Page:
We live in a world of quick fixes. It seems like everywhere you look there is an advertisement for something that will help you to "look good and fast." This can be tempting and many of of us fall prey. After all who doesn't want to look good in a bikini by Friday or have perfectly clear skin in only one month? I know there was a time in my life when I fell for this stuff all the time! And guess what? Some of it worked! The problem was nothing worked for long and then I was right back where I started.
Today I want to talk to you specifically about treating acne and how those changes may look.
We tend to think of acne as being only an external issue. After all, it's clearly visible on our skin so a really good face wash should clear that up, right? It's not that simple. Acne is often a sign of a deeper internal issue. Where I see women face trouble is they only address the visible signs the acne. By failing to look deeper their acne continues to resurface causing them to move on to the next greatest skin care.
Our skin is an organ. In fact, it's our body's largest organ! When we view our skin this way, instead of simply an outer barrier, it's rather silly to think our skin doesn't paint a larger picture.
For years I was on an acne skin care line. My face remained clear as long as I continued using the product and it worked for 8 years! This led me to believe my acne had been eradicated. I thought it was gone and all I had to do was continue to buy this certain face wash. I could not have been more wrong!! The acne skin care line was simply a band aid, masking a much bigger problem. All at once the product failed to deliver it's usual results and I was left with an enormous mess my skin had never looked worse. I was devastated.
For the first time in my life I was forced to look at other options. I naturally tried a few other skin care lines all to no avail. After a bit of research I learned there was a holistic side to healing acne. What?! I had never before even considered that there was a root problem to my acne, never mind addressing it.
The most important shift I made was my mindset. You can read about that here. The second shift was changing the way I ate. I created a plan and stuck with it for a solid 6 months no cheating, no slipping. What I noticed were slow changes and sometimes the healing was cyclical there were a few times my skin 'purged' during this period.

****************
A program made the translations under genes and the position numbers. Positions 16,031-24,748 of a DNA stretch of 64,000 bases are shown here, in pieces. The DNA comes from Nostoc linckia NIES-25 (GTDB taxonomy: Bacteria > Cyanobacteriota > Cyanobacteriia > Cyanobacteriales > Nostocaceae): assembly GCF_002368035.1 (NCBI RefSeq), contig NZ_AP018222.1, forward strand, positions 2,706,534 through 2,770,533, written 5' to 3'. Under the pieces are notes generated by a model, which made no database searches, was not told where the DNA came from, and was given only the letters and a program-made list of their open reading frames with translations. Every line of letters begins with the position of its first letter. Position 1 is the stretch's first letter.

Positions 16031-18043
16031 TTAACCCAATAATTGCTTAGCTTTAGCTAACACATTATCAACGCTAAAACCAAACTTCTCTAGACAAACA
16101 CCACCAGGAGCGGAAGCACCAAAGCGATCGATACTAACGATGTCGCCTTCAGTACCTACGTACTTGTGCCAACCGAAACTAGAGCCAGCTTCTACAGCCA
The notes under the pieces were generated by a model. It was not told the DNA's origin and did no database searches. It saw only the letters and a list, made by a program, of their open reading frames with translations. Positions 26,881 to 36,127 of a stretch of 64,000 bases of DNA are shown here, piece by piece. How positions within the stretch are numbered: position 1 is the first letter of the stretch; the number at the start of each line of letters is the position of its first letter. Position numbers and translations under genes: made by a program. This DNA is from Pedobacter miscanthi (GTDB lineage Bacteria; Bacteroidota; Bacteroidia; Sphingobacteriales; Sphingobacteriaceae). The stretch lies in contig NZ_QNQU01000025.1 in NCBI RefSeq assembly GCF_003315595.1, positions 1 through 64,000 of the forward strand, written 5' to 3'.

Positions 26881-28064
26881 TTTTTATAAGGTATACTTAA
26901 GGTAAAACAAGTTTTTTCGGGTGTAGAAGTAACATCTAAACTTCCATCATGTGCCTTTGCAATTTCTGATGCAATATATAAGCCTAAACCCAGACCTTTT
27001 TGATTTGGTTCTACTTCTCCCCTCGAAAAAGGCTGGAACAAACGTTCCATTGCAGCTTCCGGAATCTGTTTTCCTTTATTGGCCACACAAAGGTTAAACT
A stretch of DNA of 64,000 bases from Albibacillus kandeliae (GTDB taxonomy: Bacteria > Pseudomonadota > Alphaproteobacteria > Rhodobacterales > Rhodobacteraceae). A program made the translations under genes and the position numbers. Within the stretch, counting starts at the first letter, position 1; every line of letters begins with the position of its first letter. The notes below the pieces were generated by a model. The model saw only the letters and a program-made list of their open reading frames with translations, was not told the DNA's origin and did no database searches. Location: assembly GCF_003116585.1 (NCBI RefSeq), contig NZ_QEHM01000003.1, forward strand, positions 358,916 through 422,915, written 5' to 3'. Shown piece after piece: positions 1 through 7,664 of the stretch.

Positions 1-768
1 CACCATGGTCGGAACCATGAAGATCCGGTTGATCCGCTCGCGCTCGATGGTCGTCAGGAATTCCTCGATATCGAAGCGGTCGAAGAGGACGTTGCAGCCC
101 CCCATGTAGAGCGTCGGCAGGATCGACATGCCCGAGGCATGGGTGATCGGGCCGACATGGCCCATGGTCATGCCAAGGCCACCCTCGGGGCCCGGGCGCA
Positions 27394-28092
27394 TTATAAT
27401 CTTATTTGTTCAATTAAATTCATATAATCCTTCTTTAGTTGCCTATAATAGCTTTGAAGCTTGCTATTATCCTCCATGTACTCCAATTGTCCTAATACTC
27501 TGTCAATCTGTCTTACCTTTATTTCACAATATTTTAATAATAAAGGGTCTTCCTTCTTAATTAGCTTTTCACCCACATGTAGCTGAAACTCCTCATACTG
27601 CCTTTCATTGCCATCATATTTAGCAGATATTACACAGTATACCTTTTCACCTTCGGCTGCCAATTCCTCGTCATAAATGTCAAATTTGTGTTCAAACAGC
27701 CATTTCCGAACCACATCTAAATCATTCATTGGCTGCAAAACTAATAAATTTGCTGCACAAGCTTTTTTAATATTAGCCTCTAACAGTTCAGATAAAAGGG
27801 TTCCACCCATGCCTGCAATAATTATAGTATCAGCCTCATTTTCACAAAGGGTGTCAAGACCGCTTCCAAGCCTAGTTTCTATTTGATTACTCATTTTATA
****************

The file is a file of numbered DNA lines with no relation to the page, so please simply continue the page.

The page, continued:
Because of this, some people thought I was nuts. Some questions I received:
Shouldn't your skin be completely clear with all the dietary changes you've made?
Is your body getting proper nourishment?
Why are you doing this to yourself? Aren't you miserable? You know I have a friend who sells acne skin care. You should call her.
Maybe you've heard a few of these yourself?
I do believe all these things were said with good intentions. Spoken by those who cared about me, it really was an act of love not malice. However, I knew deep down inside that I was on the right track and I had to tune these voices out.
I have seen this same scenario with my clients who are working so diligently to get to the root problem of their acne. Family members and friends think they are nuts! I think the two main reasons why are:
I've openly shared my life long struggle with acne. Battling cystic acne has been a part of my life since I was a teenager. What I haven't shared as openly is how utterly powerless I felt to stop it.
Here are a few of the things I have been told about my acne:
When it comes to healing acne with nutrition, there is a lot of talk about what you can no longer eat.
The first things to leave your diet are gluten, dairy, processed foods and refined sugar. To a lot of women that is a bit overwhelming. However, it is true that these foods are inflammatory in the body, especially when eaten in excess, which we tend to do.
While it's important to reduce our intake of inflammatory foods, it is equally as important to increase our intake of foods that reduce inflammation and are full of antioxidants.